Gibson Les Paul Classic 2015

This guitar was the result of a confluence of several factors over a long time.  I’d had a love-meh relationship with Gibson Les Pauls for a year or two.  The LP is an iconic guitar – some would say THE iconic guitar (and some would disagree violently with those) – and they are handsome beasts.  I particularly liked some of the Ocean Blue models.  After eyeing them up for a while, in late 2013 I tried several of the new 2014 “120th Anniversary” models (and some of the 2013 models) in a shop, vaguely prepared to dig deep and buy one.  And then I played them.

Gibson 1

I didn’t like them.  The necks felt all wrong – too thick, hard to play.  I loved the tops, particularly some of the LP Standard Premium models, but I wasn’t going to spend €3000 or so on a guitar that I didn’t like playing.  My lust was unfulfilled (but that’s another story) and my wallet stayed intact.

A few months later, in April 2014, I was tempted by the sales in Guitar Guitar of the last few 2013 Gibson LP Standards.  I was on a visit to England for Easter, and I nipped up to Birmingham (curiously, that’s where I’ve bought both of my most expensive guitars to date) and looked at them in the shop.  Again, I wasn’t really that keen, but my eyes were drawn to their PRS wall.  Instead of a Les Paul, I walked out of the shop with my PRS Custom 22 (more on that one on its own page).

Gibson 2

2014 passed, I got older.  I sated my Les Paul GAS by buying an Epiphone Rosso Corsa Slash signature guitar, which is jolly good.  2015 passed too, and I got even older.  The 2015 Gibson Les Pauls were greeted with disgust by the traditionalists.  Gibson had made too many changes to the models.  They had wider necks, ugly logos and holograms, and – worst of all – the hated Gforce automatic tuning system on ALL of the Les Pauls.  This was blasphemy!  I haven’t seen sales figures, but I’m sure that Gibson had a bad, bad year in 2015.  As a result, some of the guitars were sold off at deep discounts when the 2016 models came out.

I thought that after their “anus horribilis” in 2015, Gibson did the right thing in 2016 by giving people a choice of Traditional or High Performance (i.e. modern) models.  The horrid, scrawly “Les Paul 100” logo disappeared, and they gave the traditionalists some nice models with chunky necks and standard tuning heads.  For the guitarists who aren’t stuck in the 60s, they made the HP models with much improved neck cuts and the other improvements from 2015.  I approved of these changes, and therefore I bought a 2015 model.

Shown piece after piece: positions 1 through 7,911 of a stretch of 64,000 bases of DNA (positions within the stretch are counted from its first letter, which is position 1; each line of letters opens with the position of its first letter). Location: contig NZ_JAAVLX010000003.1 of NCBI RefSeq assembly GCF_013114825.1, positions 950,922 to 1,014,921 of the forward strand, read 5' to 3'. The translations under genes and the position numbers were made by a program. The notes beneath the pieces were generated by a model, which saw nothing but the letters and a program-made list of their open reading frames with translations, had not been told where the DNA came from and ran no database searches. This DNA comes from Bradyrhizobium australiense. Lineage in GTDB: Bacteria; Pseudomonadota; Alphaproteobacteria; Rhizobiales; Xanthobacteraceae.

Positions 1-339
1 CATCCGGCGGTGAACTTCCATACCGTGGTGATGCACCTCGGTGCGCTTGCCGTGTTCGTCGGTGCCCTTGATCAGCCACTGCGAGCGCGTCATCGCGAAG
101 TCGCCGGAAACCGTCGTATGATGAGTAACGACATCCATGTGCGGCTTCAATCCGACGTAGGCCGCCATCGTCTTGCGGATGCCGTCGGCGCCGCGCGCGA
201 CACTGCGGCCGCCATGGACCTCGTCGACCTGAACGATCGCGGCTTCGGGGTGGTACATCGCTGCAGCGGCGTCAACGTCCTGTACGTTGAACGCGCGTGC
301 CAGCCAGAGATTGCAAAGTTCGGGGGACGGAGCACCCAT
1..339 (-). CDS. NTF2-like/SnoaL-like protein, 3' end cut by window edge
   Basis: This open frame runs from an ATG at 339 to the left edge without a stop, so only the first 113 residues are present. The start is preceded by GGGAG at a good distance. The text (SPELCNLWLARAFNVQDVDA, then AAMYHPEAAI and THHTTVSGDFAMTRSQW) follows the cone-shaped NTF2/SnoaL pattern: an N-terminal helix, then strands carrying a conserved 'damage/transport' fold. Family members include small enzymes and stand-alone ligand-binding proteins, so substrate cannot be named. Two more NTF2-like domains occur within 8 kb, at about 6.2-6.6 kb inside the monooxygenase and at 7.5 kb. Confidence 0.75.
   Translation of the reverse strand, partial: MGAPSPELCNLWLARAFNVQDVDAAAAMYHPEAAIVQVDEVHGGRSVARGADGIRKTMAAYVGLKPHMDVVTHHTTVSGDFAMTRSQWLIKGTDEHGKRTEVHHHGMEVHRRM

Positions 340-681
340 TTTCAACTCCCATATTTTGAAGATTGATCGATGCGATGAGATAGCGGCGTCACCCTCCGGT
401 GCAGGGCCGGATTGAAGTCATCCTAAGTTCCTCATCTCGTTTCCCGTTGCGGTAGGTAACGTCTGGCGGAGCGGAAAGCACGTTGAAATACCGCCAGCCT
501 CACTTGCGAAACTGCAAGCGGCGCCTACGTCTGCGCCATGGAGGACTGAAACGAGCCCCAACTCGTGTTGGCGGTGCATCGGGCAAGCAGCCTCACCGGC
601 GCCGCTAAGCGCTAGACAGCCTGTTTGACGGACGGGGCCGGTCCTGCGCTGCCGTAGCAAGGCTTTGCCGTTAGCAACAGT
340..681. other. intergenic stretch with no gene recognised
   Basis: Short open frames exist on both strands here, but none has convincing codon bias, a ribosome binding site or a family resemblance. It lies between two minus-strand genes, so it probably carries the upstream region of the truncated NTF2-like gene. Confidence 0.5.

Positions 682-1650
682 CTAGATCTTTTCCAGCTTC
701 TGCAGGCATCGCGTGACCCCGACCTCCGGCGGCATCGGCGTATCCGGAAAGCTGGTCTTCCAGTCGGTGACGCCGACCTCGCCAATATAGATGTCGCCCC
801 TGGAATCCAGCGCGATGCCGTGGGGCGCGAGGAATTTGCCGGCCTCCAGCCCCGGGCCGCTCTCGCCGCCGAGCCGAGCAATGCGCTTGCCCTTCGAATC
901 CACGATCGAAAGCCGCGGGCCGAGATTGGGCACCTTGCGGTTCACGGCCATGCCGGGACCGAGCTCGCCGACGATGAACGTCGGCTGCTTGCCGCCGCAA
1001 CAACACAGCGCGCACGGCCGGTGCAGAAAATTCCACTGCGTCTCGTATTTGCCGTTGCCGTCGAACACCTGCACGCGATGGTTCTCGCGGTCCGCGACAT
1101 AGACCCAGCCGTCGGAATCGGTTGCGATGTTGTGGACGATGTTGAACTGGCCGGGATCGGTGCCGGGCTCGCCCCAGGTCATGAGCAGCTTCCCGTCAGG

Gibson 3

Hold on there – did you read that right?  Don’t I mean “I bought a 2016 HP Les Paul”?  Well, no.  The thing is, Gibson needed to get rid of their excess 2015 models and so you could find some of them on deep discount.  Having got used to a larger neck with my Epiphone, I decided to take a punt on a Les Paul Classic that was being sold at a significant discount on its original price (£1599).  I reasoned that even if I didn’t like it, I’d probably be able to sell it later and get most of my money back.  So yes, I bought one of the loathed 2015 Gibsons.

Gibson 6

A further complication arose in that this was obviously a return, because the accessory pack was missing, but this was swiftly corrected by the retailer (kudos to them – dv247.com).

Now, the important and long-awaited question is: do I like this Gibson, having not liked them earlier?  Well…on the whole, yes.  I like the top – it’s not a very high grade and it’s not perfectly symmetrical, but they married it in well with the bridge and I think it looks cool.  The neck is a Slim Taper, so it’s not too chunky, and I’m OK with that although I do still prefer a slimmer (but not ultra-slim) neck.  Otherwise, it feels and sounds good – obviously it’s a bit of a lump, but so am I so that’s OK.  And the Gforce tuner?  Well….I don’t mind it, but it hasn’t made me wish that my other guitars have it.  It works fairly well (not always perfect first time), but the interface is rather obscure, and I dislike having to dig around for the instructions whenever I want to do anything other than tune it to the current setting.  It could really do with a little screen, or – to bring it into the current decade – a Bluetooth interface and a smartphone app.  I suspect that in a few years’ time, these things will be done and the current generation will be seen as inadequate prototypes – maybe then I’ll be able to swap this one out for a new one.

Gibson 4

In summary, it’s a real Gibson and I got it for a fraction of the price that I was considering paying for a Standard.  It’s not quite so pretty but I like the top, and I don’t feel the need to buy another Gibson.  It’s a good guitar for the price that I paid, but I wouldn’t have paid the full price for it.  It ranks somewhere in the middle of my guitar collection.  It’s fine.

Gibson 5

This was a bit long so I won’t copy the specifications here.  You can find them on the Gibson LP Classic 2015 product page.  It has a db boost switch instead of the second tone, and coil splits on the volume knobs, and that’s about all you really need to know.

UPDATE: I sold this guitar in late 2018 since I wasn’t playing it and I had run out of space due to the guitars that I have been building.  I sold it for almost what I paid for it, which was still a good price for the buyer since these guitars typically sell for about 60-65% of their original price, and it was in absolutely perfect condition.